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‘Red Dawn’ Rising: 1984 Film About American Teens Fighting Russian Invasion Is Red Hot

Parrot Analytics data shows Patrick Swayze’s Wolverines are back in style against backdrop of Ukraine war

It seems as far-fetched now as it did during the Cold War: Russia and its allies invading the American interior with nuclear bombs and paratroopers.

But these days, with relentless news images of regular Ukrainians suddenly engaged in a bloody resistance, “Red Dawn” is seeing a massive surge in popularity, according to data obtained by The Wrap. “Rocky IV,” featuring Rocky Balboa against the Russian monster-machine boxer Ivan Drago, also jumped in demand.

“Red Dawn,” starring a who’s-who of young talent from its time – Patrick Swayze, Charlie Sheen, Lea Thompson, and Jennifer Grey – followed a group of Colorado teens who hid out in the mountains and fought back against a coalition of Russian-led forces, guerilla-style. Critics were “meh” on the film when it came out in 1984, but it was a commercial success at more than $38 million and, over the years, became a cultural touchstone.

“Red Dawn” saw a 500% surge in popularity beginning on Feb. 24, the day Russia’s unprovoked attack on Ukraine began, according to data compiled by Parrot Analytics. It also appeared as the top film in Amazon Prime’s “Popular on Prime Video Channels” queue this week.

Parrot uses a blend of factors including search, wiki sites, rating sites, social media and streaming platforms to determine its demand curve. Amazon declined to elaborate on its metrics for populating its “Popular” section – but the film was listed in the No. 2 position, behind only HBO television show “1883.”

(Photo by Josh Dickey/TheWrap)

The spike for “Red Dawn” (red line in the chart above) fell a bit after a week of surging popularity, but was still up 280% since its baseline before the invasion. “Rocky IV,” also with a strong U.S.-vs.-Russia theme, got a roughly 30% initial bounce, but lacks the staying power of “Red Dawn.”

For comparison, we also looked at “Inglourious Basterds,” which has no Russian forces to speak of – though is similarly wartime- and revenge-themed. But the highly popular Nazi-killing film from Quentin Tarantino saw no significant change as the invasion began.

The takeaway: U.S. audiences are seeking a good old-fashioned Red scare to stream.

Notable from the “Red Dawn” script is how troops from Russia, Cuba and Nicaragua came to attempt the bold invasion: In the film’s alternate ’80s timeline, the disbanding of NATO leads to America being strategically isolated, which coincides with the mass failure of wheat crop – in Ukraine, of all places. When a Communist coup d’é·tat befalls Mexico, it creates the perfect storm for invasion.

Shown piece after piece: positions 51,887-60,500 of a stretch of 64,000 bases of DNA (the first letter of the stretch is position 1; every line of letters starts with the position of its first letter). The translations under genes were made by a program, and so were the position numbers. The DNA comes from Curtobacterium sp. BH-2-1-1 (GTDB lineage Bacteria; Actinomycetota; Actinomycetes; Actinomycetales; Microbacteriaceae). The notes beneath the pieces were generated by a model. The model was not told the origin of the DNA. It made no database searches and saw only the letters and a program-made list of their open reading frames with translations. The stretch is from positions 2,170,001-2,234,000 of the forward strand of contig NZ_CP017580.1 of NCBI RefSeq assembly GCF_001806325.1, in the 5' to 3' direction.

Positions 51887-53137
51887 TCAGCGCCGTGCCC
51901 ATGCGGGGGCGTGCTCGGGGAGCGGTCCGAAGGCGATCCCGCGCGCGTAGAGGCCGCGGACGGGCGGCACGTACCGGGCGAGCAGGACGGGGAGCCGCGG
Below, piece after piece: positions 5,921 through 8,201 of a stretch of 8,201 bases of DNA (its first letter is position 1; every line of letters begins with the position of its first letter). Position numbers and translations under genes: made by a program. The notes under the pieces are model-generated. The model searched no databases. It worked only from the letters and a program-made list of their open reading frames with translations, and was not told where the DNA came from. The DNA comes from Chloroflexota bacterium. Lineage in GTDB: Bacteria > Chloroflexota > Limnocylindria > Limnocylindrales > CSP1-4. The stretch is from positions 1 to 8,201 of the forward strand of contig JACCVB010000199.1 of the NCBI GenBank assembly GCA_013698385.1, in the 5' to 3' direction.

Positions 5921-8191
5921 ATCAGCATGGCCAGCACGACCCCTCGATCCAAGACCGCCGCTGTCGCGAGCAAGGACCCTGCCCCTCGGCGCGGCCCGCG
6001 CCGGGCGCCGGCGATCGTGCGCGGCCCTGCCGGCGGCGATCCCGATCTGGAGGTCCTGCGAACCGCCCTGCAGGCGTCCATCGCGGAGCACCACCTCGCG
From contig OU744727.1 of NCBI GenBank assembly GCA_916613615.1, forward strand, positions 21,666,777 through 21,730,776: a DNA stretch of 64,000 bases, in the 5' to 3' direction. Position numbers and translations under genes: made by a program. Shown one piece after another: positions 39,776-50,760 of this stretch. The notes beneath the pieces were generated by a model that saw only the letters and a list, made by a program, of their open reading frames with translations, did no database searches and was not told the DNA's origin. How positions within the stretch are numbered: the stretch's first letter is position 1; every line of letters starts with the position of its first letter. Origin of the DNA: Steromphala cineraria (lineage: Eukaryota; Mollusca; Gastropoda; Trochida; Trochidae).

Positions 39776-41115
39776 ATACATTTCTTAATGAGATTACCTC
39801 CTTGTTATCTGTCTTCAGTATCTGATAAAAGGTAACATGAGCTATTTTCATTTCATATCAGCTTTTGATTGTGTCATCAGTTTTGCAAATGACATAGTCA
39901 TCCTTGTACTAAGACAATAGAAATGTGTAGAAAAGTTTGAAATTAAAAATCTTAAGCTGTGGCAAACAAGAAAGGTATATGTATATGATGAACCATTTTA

Director John Milius re-wrote “Red Dawn” from a script that had bounced around Hollywood studios for months upon months, and shot it on an $11 million budget that ballooned to somewhere between $17 million and $19 million. Milius, who had been Oscar-nominated for his “Apocalypse Now” script and made Arnold Schwarzenegger a star as the writer-director of “Conan the Barbarian,” had negotiated compensation for “Red Dawn” that included his choice of any firearm.

HOLLYWOOD, CALIFORNIA – AUGUST 12: John Milius arrives at the Premiere of Lionsgate’s “Apocalypse Now Final Cut” the at ArcLight Cinerama Dome on August 12, 2019 in Hollywood, California. (Photo by Kevin Winter/Getty Images)

The film – and its protagonist’s battle-cry of “Wolverines!” – was only a modest success for distributor MGM/United Artists, but eventually became a cult classic that, despite its age, is still referenced regularly in pop culture and elsewhere.

For instance, the U.S. Special Force that captured Saddam Hussein nicknamed their mission Operation Red Dawn, with their top two targets dubbed “Wolverine 1” and “Wolverine 2.” And a string of Trump administration emails detailing concerns about the government’s response to Covid-19 became known as the “Red Dawn emails.”

A 2012 remake by FilmDistrict starring Chris Hemsworth and Josh Hutcherson was a flop that had its own issues when it was shot with Chinese invaders as villains. A last-minute decision was made to change the invading force to North Korea, a play to preserve a shot at the Chinese box office.

The postproduction magic was for naught, however, as neither version of “Red Dawn” was never shown there.

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